But I do want to drop a tiny piece of preaching

I was surprised by the response of passersby once I had Kip safely in my arms. When Laura found him, the countenance of the lifeguards and the surrounding people who’d worn masks of concern moments earlier shifted completely. They glared at her as she ushered Kip back to our spot on the sand. As I hugged my baby and cried, the lifeguards looked me up and down, cocked their heads and darn near rolled their eyes at me. On the way toward me with Kip in hand, one woman even snarled at my friend: “Happens fast, doesn’t it?”

Ouch, bitches.

Unfortunately, this was a bad thing that happened. We effed up, and it could’ve gone much worse. Thank God, our beach companions and the pack of concerned little kids who searched for Kip, everything turned out ok and I was supremely supported in the emotional aftermath despite the weirdness of strangers.

Next time it turns out ok for someone—anyone—would it be possible for all of humanity to hide their disgust, pretty please? Like, maybe try tapping into a loving or compassionate place and saying something to the tune of, “I’m so happy you found him,” or “Oh, wow. We were concerned. Glad he’s ok.”

As the cropped t-shirt of one woman strutting down the beach an hour or so later read in huge block print, “Shit happens.” It sure does, I can attest. To everyone, I might add. (Even to generally type-A, hypervigilant parents.) And, when it does, an outstretched hand and little compassion goes a long way.

Kip parties on. And now understands a bit more about the importance of staying with his grown ups.

Kip parties on. And now understands a bit more about the importance of staying with his grown ups. Note: This was second his costume change at our block party this summer–he washed off *most* of his face paint and threw on this Hawaiian get up from Aunt Andrea so he could really tear it up. And, of course, by “tear it up,” I mean stub his bare foot on the curb and rip his pinkie toenail off. This kid has given me too many a fright this summer…


8 thoughts on “Lost and found: My kid

  1. i am actually shocked you received such poor comments and disdain from people after discovering Kip. That really saddens, and perplexes me. But anyway, you are not alone…I will never forget when I lost Trent at Crown Center during the holiday season. He ran onto the elevator by himself at 4 years old, and before I could grab him, the doors closed. It was the worst feeling of my life. I had no idea which floor he would land on. I was sprinting up and down escalators like a track star until I found him. Thankfully a really nice old lady had his hand on the 4th floor and he stood there very stoic until he saw me, where then he proceeded to cry. Probably more from my reaction, then the realization that he had been ‘missing.” I think every parent faces that “lose your child in a crowd” moment. Thanksfully our experiences ended well. Try to ignore those nasty responses though. I have learned that there are just some people who will be ignorant and judgmental regardless. All that matters is you are an awesome parent, and like the chick said, “shit happens.” Especially with kids! 🙂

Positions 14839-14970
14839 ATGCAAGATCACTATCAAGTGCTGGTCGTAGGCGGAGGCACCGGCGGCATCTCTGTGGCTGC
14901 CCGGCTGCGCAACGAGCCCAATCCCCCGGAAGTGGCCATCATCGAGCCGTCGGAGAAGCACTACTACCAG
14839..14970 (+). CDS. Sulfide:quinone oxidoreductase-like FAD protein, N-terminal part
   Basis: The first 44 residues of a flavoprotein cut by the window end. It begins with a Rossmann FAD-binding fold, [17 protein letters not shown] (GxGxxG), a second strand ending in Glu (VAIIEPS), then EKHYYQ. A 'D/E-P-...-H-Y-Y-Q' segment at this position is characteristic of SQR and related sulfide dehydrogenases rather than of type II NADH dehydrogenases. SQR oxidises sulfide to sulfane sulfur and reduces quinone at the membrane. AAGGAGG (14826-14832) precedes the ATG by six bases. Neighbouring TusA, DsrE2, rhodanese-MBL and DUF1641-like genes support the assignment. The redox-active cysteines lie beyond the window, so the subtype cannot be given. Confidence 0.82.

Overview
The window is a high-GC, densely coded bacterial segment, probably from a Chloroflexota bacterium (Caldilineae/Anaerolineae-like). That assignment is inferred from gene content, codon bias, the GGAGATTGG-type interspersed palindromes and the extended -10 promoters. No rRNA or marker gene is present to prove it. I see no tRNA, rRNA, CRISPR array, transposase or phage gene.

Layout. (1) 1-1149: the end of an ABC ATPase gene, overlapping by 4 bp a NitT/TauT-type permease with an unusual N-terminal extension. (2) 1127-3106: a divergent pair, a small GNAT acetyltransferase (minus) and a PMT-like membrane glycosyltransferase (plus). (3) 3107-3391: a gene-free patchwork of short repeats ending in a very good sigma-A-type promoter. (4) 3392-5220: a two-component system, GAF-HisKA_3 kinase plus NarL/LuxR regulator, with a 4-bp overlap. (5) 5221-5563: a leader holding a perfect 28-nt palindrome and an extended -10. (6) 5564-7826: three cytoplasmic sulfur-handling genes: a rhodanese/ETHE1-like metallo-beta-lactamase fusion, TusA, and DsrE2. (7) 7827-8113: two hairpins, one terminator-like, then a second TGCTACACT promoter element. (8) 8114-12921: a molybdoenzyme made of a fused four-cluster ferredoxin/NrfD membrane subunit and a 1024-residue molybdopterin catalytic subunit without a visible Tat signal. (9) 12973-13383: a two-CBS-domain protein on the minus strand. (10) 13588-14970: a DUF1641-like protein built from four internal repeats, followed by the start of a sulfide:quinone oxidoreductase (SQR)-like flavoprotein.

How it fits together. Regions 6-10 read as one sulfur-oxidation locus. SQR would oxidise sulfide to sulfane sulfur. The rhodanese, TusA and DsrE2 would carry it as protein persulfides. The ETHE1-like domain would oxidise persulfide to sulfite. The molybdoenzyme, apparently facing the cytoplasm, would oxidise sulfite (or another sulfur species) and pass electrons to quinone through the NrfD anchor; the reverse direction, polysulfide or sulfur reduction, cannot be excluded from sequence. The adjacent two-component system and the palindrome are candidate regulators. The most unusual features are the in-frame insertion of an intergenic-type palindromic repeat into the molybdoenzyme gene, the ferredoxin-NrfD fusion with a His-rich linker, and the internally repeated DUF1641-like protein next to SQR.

• Oh, Kylie, what a scary story! Holy elevator freak out. I can totally see you sprinting around Crown Center and the image warms my heart because, in it, I can also totally feel what an awesome mom you are to those two boys. Thanks for the sweet comments. 🙂

  2. I’ve lost a kid at the beach. It’s terrifying because unlike other public place where someone would hear danger going down (probably) the lake is big and quiet about taking your child. I was convinced she was gone forever for about 45 seconds. It was four summers ago and I’m still shaking! Glad he’s back.

  3. Oh Emily!! I have been there!! I lost Megan once…in a hospital…she jumped off the elevator before it was our floor. And John, well I lost him twice. It is the worst, most terrifying gut wrenching moment in a parents life. Scary for the child and parents. It is so sad people weren’t a little more compassionate about the situation to you!! It can happen in the blink of an eye, no matter how diligent a parent you may be. I am so glad he was found so “quickly”. When I say quickly…5 minutes can be an eternity when a child is lost. There is nothing quick about it. Oh the precious moments when reunited and hugging! I am truly glad you had a happy resolution. Don’t let negative people ruin the truth…you are an amazing Mom!! xo

    • YOU are an amazing mom, Joanie. Gosh, I love you so much. Thanks for this note. I know of a couple of your lost kids experiences and I guess I can sorta better imagine the feelings you felt. Almost. I just celebrate with you that both of your kiddos are grown-up, amazing-ass people who bring the brightest of light to your life on such a regular basis. Your family is just the coolest.

  4. Beautifully honest and real. Let’s share loving kindness…not judgement, right?

Leave a Reply

Fill in your details below or click an icon to log in:

WordPress.com Logo

You are commenting using your WordPress.com account. Log Out /  Change )

Google photo

You are commenting using your Google account. Log Out /  Change )

Twitter picture

You are commenting using your Twitter account. Log Out /  Change )

Facebook photo

You are commenting using your Facebook account. Log Out /  Change )

Connecting to %s